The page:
What really made my day was throwing the Power Cleans. Time to go heavier! 

If you need some encouragement, here are some "Pull-ups and Pick-Me-Ups" with Zach (in other words, "what's your excuse?":


Now get out there and play hard! 

"Crawling Up A Mountain"

"It really isn't about the destination it's about the journey and the harder the journey is the more rewarding the destination." (Zach)



I've got climbing fever.
Thinking about Mt. Mitchell again in May . . .

Tuesday, March 07, 2017

Progress! I think . . .

Since using a fitness tracker, I've (as of this writing):

  • logged 685 workouts 
  • run 945 miles (the air-distance from where I live to Ft. Worth, TX)
  • trained for 18 days, 13 hours and 38 minutes
  • burned 306,043 calories (equivalent to eating 543 Big Macs--which I don't. Can't stand McDonalds.)

In February 2017, I burned
  • 4,480 calories
  • logged 7 hours, 54 minutes, 20 seconds of fitness
  • ran 14 miles
Obviously, many WOD's or heavy labor tasks have gone unlogged so the numbers are much higher since I've started my fitness lifestyle. It's kind of amazing when you track and can look back because sometimes it feels like you're getting nowhere, but then you look at the numbers. Woah!

I may not be moving faster, but I'm going places. And I'm lifting heavier, which is cool. Got that "Mighty" feeling wracking my body! 

Today's WOD was

Strength: 4x10 push press (started at 95#, ended at 120#)

WOD AMRAP 10

  • 2 power snatch 
  • 30 Double Unders (or 60 single jump rope)
  • 4 power snatch
  • 30 DUBs
  • 6 power snatch
  • 30 DUBs
+ 2 PS each round until the time is called.

After yesterday's WOD I had to laugh . . . legs just won't work after those weighted walking lunges!

Monday, March 06, 2017

Ever Been Hit By A Slow-moving Truck?

I have.
Took a whole 12 minutes, from bumper to bumper.
Not counting the 10 minute specialized warm-up.
Feeling every tread on each wheel 'bout now.

Using 30# Dumbbells (adding 60 pounds to my frame), we did the following (modified) in 12 minutes:

2 rounds:
50 foot walking lunge
16 Knee to Elbow
8 Dumbbell Power Clean

then

2 rounds:
50 foot walking lunge
8 pull-ups + 8 dips
8 Dumbbell Power Clean

Slow moving truck, I tell ya.
I'll be over here feelin' mighty with my proteins shake and banana.

Sunday, March 05, 2017

Sometimes All You Get Is A Half An Inch And A Few Deep Breaths


"As the day wore on, I could feel my nerves beginning to unravel. At one point, while leading over crusty, crumbly vertical ice . . . I suddenly became overwhelmed by the fact that the only thing that prevented my from flying off into space were two thin steel picks sunk half an inch into a medium that resembled the inside of my freezer when it needs to be defrosted. I looked down at the ground more than three thousand feet below and felt dizzy, as if I were about to faint. I had to close my eyes and take a dozen deep breaths before I could resume climbing."

(Krakauer, Jon. Eiger Dreams: Ventures Among Men and Mountains. Krakauer: Lyons & Burford, 1990. p. 11)

Friday, March 03, 2017

It's Time To Go Again

Celo Knob (6,327 feet) on the way to Mount Mitchell (6,683 feet, in the clouds, behind me in this pic). 8 more peaks to summit and descend from this point before we're there. (May, 2015)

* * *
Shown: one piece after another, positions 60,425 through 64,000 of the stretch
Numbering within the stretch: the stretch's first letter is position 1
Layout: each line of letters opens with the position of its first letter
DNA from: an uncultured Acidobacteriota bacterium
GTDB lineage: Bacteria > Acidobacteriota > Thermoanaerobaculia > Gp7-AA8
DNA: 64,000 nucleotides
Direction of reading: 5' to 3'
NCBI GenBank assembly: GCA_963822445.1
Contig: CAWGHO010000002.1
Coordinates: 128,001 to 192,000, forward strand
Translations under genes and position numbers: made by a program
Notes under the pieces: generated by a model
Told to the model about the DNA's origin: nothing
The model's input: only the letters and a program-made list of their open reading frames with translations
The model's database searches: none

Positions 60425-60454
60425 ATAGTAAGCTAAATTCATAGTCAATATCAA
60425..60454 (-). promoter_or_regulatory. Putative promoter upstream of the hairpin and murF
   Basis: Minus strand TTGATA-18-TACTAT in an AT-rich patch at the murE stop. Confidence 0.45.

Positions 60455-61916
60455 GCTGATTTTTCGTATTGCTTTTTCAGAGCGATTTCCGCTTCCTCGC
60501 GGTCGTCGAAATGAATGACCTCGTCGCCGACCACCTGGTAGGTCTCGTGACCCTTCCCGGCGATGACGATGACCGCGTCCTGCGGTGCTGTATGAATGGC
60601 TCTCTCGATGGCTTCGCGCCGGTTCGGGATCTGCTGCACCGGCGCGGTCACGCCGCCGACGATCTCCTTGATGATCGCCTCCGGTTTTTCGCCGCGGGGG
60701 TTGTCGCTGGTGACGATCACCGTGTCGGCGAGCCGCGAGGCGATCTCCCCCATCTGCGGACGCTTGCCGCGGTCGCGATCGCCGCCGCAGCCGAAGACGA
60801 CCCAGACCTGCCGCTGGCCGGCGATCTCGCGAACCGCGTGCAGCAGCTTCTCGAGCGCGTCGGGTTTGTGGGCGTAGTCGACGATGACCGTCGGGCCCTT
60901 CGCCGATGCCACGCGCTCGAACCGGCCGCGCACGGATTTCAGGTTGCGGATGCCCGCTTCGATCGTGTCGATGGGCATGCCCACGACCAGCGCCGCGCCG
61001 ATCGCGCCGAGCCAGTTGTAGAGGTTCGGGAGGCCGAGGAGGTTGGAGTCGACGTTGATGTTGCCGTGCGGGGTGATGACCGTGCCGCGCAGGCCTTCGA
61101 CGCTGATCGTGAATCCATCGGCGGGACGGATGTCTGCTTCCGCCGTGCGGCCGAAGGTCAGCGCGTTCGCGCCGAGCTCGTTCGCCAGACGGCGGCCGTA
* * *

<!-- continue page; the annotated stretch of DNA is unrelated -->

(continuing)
"Mountain climbing is comprehended dimly, if at all, by most of the nonclimbing world. It's a favorite subject for bad movies and spurious metaphors. A dream about scaling some high, jagged alp is something a shrink can really sink his teeth into. The activity is wrapped in tales of audacity and disaster that make other sports out to be trivial games by comparison; as in idea, climbing strikes that chord in the public imagination most often associated with sharks and killer bees . . . why would a normal person want to do this stuff?" (Author's note, viii)

Krakauer, Jon. Eiger Dreams: Ventures Among Men and Mountains.  Krakauer: Lyons & Burford, 1990.


Wednesday, March 01, 2017

"Blue Highways" Book Review


Greatly enjoyed this book, the first of three in a travel series. Sure, it's dated by now (first published in 1982), but it's interesting to use this as a landmark of sorts, to mark how things have changed over the years--and how some things never seem to change. 

Felt very much "along for the ride" in his van, "Ghost Dancing." His periods of insight and reflection were refreshing from the sense that here's a man who made a trip--he did not simply take one. In solitude, he thought and in writing, he shares many introspective discoveries. These were the best parts of the trip in reading the book; however, of all the place and people Heat-Moon meets, he seems to be followed by the "same cast of characters" (as it were). No matter where he visits, everyone speaks with the author's voice, with the same kind of whit and humor. Occasionally he seems to be condescending or takes a mocking tone but one could chalk that up to road-weariness. One is confident the author met real people but it's too bad he does not let them speak for themselves. 

Overall, an enjoyable and very distracting read.

Paperback, 428 pages
Published October 19th 1999 by Back Bay Books (first published 1982)
Original Title: Blue Highways: A Journey into America
ISBN: 0316353299 (ISBN13: 9780316353298)